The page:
Lack of computer access a major hurdle for the poor

June 12, 2012

Fingering an orange flash drive like a good-luck totem, Teisha Reynolds took a break from the computer class she hopes will change her life.

At a KEYSPOT computer-access center within the Families First/People's Emergency Center in West Philadelphia, Reynolds is enrolled in computer classes to help get off welfare.

Reynolds, 36, keeps hearing the whole world is online. That's not entirely true.

"When you're poor and without a computer, there's a big gap between you and everyone else," Reynolds said. "For me and my two sons, it's very hard not having one."

Throughout the nation, a stark divide separates those with access to computers and computer training, and those without.

For low-income Americans, it's akin to being stuck yelling out a window to communicate while everyone else is using the phone.

Overall, 90 percent of Americans making between $50,000 and $74,999 are online, according to a study released by the Pew Research Center in April. For those making more than $75,000 annually, it's 97 percent.

Among Americans who make less than $30,000 a year, however, just 62 percent are online.

And, only 43 percent of people without high school diplomas use the Internet, compared with 94 percent of people with college degrees.

"The more people without access to the Internet get left behind, the greater the gap between the haves and have-nots becomes," said Greta Byrum, technology expert with the New America Foundation, a nonpartisan public policy institute in Washington. "It robs people of a voice."

Being connected to the Web is "part of being a fully functioning member of our society," said Curtis Skinner, a family expert with the National Center for Children and Poverty at Columbia University.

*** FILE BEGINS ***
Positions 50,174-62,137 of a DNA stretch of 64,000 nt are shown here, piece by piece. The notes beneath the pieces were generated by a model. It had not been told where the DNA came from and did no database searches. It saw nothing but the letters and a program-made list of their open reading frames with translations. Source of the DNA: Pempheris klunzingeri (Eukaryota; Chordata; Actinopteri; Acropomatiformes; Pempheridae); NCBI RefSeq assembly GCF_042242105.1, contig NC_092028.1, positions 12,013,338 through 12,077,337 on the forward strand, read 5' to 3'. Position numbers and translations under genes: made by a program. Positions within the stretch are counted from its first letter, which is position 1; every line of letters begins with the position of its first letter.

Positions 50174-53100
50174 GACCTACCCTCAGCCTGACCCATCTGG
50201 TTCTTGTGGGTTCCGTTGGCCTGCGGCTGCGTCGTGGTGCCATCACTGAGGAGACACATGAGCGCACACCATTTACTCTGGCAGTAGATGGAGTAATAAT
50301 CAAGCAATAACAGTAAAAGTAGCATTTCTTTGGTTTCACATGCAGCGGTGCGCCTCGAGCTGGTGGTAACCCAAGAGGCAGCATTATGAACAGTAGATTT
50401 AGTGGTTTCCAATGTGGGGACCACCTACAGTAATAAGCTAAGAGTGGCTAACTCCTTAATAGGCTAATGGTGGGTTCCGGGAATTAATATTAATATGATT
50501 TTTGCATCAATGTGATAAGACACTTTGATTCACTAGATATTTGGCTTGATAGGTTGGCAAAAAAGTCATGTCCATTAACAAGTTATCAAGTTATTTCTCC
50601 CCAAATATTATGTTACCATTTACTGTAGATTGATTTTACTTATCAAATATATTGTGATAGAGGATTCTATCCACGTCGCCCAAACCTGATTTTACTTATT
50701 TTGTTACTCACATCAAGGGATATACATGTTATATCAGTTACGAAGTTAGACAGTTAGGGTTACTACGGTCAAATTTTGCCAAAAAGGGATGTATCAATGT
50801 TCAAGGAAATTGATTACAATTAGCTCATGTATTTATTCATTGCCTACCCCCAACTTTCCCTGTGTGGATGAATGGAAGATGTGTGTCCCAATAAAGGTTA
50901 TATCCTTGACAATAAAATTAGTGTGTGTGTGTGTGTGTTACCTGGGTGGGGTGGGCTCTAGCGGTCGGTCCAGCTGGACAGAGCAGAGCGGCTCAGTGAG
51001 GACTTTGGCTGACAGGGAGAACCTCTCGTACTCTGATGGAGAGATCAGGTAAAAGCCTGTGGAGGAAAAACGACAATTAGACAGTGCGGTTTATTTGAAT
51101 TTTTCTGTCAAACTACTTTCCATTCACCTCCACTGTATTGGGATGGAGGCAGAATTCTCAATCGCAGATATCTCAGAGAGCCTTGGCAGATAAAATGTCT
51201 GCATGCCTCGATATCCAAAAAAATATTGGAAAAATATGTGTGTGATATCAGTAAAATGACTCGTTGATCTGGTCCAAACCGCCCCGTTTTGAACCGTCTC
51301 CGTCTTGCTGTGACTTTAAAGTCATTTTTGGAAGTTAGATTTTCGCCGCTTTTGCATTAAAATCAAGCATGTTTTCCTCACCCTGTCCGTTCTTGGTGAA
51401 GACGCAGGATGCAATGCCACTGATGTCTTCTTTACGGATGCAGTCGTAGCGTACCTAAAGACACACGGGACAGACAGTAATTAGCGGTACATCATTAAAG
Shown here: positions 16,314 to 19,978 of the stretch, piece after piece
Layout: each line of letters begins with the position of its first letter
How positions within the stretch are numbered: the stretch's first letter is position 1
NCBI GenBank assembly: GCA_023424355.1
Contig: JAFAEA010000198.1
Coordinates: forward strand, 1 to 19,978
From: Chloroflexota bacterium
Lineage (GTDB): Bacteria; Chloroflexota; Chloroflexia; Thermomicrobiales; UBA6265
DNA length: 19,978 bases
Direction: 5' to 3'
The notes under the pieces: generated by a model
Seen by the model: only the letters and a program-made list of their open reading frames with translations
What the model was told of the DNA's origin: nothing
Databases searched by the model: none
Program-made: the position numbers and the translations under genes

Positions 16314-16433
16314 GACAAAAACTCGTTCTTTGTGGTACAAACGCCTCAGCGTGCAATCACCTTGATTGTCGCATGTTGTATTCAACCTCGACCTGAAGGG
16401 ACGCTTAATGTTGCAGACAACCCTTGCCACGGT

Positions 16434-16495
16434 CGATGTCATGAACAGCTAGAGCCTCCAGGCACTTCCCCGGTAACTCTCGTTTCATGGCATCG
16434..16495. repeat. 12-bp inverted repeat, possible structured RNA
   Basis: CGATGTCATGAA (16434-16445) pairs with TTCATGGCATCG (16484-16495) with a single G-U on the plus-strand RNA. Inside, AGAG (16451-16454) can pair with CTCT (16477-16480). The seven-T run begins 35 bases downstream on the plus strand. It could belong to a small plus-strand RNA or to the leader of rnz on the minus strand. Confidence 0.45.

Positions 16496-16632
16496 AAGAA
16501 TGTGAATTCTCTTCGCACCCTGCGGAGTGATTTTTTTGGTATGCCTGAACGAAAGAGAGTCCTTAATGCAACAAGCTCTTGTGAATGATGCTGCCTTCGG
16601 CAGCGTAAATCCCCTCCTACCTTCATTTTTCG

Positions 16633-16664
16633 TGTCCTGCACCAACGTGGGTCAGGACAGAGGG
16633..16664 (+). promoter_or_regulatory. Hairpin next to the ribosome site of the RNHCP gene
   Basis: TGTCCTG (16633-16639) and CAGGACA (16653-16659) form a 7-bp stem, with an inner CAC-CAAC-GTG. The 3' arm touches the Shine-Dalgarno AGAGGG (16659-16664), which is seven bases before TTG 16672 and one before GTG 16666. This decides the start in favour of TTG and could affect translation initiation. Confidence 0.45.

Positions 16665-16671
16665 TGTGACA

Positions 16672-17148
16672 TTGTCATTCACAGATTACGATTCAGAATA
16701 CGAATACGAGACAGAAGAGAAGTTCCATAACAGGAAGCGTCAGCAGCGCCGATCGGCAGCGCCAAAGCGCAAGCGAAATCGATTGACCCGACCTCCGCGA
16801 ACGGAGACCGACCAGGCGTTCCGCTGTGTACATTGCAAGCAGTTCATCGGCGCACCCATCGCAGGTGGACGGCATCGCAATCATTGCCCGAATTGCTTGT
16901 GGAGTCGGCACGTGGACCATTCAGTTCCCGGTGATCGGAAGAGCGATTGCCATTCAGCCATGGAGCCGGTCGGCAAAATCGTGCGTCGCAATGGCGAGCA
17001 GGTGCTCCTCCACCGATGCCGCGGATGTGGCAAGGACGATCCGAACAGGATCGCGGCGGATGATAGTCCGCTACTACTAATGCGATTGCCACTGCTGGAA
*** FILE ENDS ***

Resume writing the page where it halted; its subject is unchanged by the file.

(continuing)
Most people can't apply for jobs without being online. And a growing number of services for the poor - including food stamps - may soon be available online only.

In Florida, for example, people seeking unemployment benefits must apply online. Some can't, and a large proportion of claims are being denied, Skinner said.

How people get on the net is changing, of course. Among smartphone owners, for example, those with lower household income levels are more likely than other groups to say their phone is their main source of Internet access, according to Pew. Experts suspect that may be because smartphone Internet access can be cheaper and more convenient than owning a home computer with broadband access - an always-on, high-speed computer line.

A large percentage of poor Americans also get online by using computers in libraries.

In Philadelphia, the poorest city with more than one million residents in the United States, it is estimated that 41 percent of people lack access to computers in their homes, according to an analysis based on 2008 census material. Some researchers using updated figures, such as Temple University urban studies professor Charles Kaylor, believe the real number is closer to 54 percent.

David L. Cohen, executive vice president of Comcast Corp., which has created a program to get more low-income Americans online, said no more than 15 percent to 20 percent of residents were hooked up to broadband in poor communities.